• @user897210 - you can come up with complex versions of consequentialism, but it really changes nothing. It merely moves around where we are calculating. There are, for instance, rule-based versions where the rules are calculated to maximize benefit but the specifics are not. In other words, we make a rule that all killing is wrong because the net benefit of prohibiting killing outweighs the specific benefits afforded in some narrow set of killings. But calculating is the specific feature of consequentialist theories. So we're merely moving around when we calculate.
    – virmaior
    Jul 1, 2014 at 3:18
  • Or to put it another way, if at the end of the day you say killing is wrong for a reason that is not ultimately a calculation against some thing (happiness, suffering, chocolate bars, total # of jokes in the universe), then you're not talking about consequentialism anymore. (Bernard Williams thinks this is a defeeter for all consequentialists views because they ultimately are accepted when checked against things we value). This remains true even if you separate the calculations from specific actions.
    – virmaior
    Jul 1, 2014 at 3:19
  • You wrote: "it really changes nothing. It merely moves around where we are calculating". That is kind of my point. Deontology offers just another way of evaluating condequences. It says that particular consequences are to be categorically avoided. Deontology judges whether consequences would adhere to principles. Does it not? Murder is a consequence. murder is wrong = action is wrong if murder is the consequence.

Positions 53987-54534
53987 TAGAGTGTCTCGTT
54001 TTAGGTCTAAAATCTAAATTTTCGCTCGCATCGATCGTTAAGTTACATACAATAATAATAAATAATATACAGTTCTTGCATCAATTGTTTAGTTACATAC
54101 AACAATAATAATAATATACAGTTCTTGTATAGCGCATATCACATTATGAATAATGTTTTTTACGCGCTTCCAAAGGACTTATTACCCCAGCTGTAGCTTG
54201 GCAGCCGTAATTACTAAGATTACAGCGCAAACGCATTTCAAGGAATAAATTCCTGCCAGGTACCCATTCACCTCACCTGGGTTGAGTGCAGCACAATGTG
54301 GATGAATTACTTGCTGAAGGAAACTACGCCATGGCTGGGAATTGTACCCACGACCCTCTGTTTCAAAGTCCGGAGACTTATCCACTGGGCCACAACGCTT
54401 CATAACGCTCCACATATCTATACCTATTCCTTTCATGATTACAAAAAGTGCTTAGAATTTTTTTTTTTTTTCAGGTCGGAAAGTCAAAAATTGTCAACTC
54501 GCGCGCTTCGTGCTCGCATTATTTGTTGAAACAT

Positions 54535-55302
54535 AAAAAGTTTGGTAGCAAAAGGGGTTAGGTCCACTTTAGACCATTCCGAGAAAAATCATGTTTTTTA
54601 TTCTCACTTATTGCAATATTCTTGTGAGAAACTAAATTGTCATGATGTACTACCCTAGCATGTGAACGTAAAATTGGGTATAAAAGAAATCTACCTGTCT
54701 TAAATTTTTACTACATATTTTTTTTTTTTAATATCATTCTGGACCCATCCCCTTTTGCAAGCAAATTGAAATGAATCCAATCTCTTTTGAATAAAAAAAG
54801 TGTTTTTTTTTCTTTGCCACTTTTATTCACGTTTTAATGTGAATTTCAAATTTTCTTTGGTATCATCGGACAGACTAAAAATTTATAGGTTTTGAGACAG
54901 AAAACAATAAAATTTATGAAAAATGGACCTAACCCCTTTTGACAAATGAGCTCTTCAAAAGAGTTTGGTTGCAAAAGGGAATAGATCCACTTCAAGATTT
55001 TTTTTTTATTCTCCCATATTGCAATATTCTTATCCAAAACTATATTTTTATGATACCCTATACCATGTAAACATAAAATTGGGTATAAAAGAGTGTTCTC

– user897210
    Jul 1, 2014 at 11:11
  • No, you're completely misunderstanding me on two points. What I was saying is rule-based utilitarianism is still utilitarian. Utilitarianism judges actions based on the goodness of their consequences. Deontology judges them based on whether their commission is correspondent with the appropriate principle regardless of consequences. "Murder" is not the consequence; it is the action and an intention. A person dying is a consequence but there may be others as well. None of the consequences matter to the deontologist as prima facie reasons for something to be right or wrong.
    – virmaior
    Jul 1, 2014 at 11:30